In addition to building robots, Surban added, “Doing this, I’ve learned how to communicate better both within our team and with other teams, and learned how to work better together.”

Across the aisle in “pit row” was the FIRST Robotics Team 2733, the Pigmice.

“We’re an entirely-student-led team with 43 members, who have the help and guidance of ten mentors,” remarked the team’s computer-aided-engineering lead, Isabelle Rinehart, a junior at Cleveland High School.

“I really like mathematics and physics, so this is a good way to incorporate those skills in a real-world application,” Rinehart said. “And, working among our teams, we learn valuable communication skills, helping our project all come together in the end.”

ORTOP Executive Director David Perry provided an overview of the event comprised of 36 teams from high schools in Oregon, Washington and Alaska.

“This year’s FRC game is called ‘Power Up’, and is based on classic 8-bit video games,” Perry told THE BEE. “The robots score points by putting ‘power cubes’ on balance beams; and, in the final 30 seconds, the robots attempt to climb cords, hoisting themselves up to score more points.”

The FRC competition is important in education today, Perry commented. “And, like in other sports, students are learning about teamwork and working together, solving real-world engineering problems together in just six weeks.”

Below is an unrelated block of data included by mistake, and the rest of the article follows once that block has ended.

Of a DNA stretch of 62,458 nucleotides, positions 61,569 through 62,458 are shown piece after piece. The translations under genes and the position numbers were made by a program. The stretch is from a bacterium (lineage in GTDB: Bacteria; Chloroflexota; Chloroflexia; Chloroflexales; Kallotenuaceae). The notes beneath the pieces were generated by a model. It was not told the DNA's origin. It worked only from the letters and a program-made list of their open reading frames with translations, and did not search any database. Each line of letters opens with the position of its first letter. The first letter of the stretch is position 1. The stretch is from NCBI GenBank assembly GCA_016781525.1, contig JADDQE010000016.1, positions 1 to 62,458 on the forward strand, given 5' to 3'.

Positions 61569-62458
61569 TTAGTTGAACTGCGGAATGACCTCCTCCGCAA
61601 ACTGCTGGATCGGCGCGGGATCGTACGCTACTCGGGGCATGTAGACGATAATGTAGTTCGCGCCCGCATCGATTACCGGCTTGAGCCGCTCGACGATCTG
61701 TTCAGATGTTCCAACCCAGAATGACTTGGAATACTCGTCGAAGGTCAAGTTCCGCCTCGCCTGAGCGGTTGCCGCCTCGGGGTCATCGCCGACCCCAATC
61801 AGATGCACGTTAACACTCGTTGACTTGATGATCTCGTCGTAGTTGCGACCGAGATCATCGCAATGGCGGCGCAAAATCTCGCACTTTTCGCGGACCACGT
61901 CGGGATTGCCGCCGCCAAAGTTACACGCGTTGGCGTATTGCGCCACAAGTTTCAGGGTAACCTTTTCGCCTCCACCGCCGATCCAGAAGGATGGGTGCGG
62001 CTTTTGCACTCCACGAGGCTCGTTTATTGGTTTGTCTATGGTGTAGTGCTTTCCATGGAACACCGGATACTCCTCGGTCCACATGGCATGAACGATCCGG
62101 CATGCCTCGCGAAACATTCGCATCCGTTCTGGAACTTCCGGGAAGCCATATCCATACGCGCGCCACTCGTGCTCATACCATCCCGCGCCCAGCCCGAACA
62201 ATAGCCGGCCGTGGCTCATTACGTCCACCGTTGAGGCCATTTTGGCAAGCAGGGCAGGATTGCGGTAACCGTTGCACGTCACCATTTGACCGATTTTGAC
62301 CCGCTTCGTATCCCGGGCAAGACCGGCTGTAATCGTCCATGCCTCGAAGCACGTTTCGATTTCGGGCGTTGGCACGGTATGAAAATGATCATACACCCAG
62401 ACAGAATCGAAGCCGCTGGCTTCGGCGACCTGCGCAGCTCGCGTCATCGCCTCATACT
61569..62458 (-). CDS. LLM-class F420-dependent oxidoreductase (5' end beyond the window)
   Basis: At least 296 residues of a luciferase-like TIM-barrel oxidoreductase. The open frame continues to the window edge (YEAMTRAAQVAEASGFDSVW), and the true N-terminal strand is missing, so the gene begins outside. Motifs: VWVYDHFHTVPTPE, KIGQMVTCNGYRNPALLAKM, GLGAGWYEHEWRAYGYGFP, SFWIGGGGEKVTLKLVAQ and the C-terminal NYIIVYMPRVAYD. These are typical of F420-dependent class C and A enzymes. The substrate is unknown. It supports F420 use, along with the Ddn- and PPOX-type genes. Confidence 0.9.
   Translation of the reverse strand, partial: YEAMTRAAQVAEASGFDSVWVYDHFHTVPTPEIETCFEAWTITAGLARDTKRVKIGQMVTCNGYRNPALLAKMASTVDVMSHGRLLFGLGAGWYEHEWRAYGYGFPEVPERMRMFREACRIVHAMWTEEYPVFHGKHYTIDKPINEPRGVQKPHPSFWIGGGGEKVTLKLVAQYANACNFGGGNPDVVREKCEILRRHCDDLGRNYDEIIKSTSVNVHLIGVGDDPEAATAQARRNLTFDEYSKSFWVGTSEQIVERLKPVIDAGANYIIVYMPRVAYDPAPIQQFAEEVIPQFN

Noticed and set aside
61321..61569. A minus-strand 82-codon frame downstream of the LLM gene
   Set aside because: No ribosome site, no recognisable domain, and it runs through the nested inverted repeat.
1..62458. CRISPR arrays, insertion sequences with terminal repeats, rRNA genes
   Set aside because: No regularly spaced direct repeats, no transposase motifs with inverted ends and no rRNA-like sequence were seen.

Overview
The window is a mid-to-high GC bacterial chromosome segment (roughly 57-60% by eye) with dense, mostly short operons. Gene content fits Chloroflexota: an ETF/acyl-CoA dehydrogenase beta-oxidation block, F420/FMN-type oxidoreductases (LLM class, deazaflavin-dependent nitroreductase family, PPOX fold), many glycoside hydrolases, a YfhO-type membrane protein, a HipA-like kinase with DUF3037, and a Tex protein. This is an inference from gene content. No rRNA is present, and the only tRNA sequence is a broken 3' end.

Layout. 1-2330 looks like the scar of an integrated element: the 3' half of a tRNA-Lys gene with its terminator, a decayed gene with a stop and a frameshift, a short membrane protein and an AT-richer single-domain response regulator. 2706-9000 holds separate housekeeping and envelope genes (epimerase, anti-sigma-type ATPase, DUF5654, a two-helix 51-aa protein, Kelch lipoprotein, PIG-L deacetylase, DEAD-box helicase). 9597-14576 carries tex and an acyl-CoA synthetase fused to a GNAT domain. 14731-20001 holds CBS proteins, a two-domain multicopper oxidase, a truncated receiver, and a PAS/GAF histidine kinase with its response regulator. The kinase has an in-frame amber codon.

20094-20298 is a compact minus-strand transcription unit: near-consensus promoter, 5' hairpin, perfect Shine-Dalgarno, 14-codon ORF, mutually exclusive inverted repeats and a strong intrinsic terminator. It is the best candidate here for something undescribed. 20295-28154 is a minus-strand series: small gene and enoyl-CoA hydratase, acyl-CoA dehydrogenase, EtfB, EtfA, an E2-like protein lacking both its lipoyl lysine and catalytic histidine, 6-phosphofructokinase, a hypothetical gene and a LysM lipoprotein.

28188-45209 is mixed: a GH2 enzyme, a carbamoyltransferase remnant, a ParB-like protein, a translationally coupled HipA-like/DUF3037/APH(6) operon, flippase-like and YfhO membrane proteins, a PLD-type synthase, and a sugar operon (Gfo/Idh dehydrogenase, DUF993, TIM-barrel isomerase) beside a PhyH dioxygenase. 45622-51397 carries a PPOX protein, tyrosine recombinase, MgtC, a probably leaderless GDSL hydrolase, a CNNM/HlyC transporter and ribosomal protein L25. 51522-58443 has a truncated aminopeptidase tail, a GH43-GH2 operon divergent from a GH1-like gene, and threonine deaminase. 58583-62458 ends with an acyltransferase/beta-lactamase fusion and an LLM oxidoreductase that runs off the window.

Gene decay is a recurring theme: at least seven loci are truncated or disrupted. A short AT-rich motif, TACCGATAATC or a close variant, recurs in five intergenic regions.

In addition to math, science and engineering challenges, ORTOP Development Director Cindy Lebeau pointed out that the teams are also run like businesses. “They have to fund-raise, get sponsors, and promote – using skills such as public relation, graphic design, business, accounting, and budgeting.”

During the games, three teams are assigned to either the red or blue “alliance” putting six robots on the playing field at one time.

In mid-afternoon, for Match 24, the Metal Beavers were assigned to the Blue Alliance; the Pigmice to the Red Alliance.

Both teams played valiantly; and at the end, the Metal Beavers’ robot scored as it hoisted itself over the other machines.

The Metal Beavers earned a spot as Alliance Captain, in the elimination rounds the following day, giving them the right to select two other teams to join them.

“They selected the Spartan Robotics team from Corvallis, and the Pigmice,” said the Cleveland High’s team coach Cindi Carrell after the event. “We were really honored to be selected by our neighbors!”

The alliance won their first quarter finals, and advanced to semifinals, where they lost to the number one ranked alliance, which later won the event.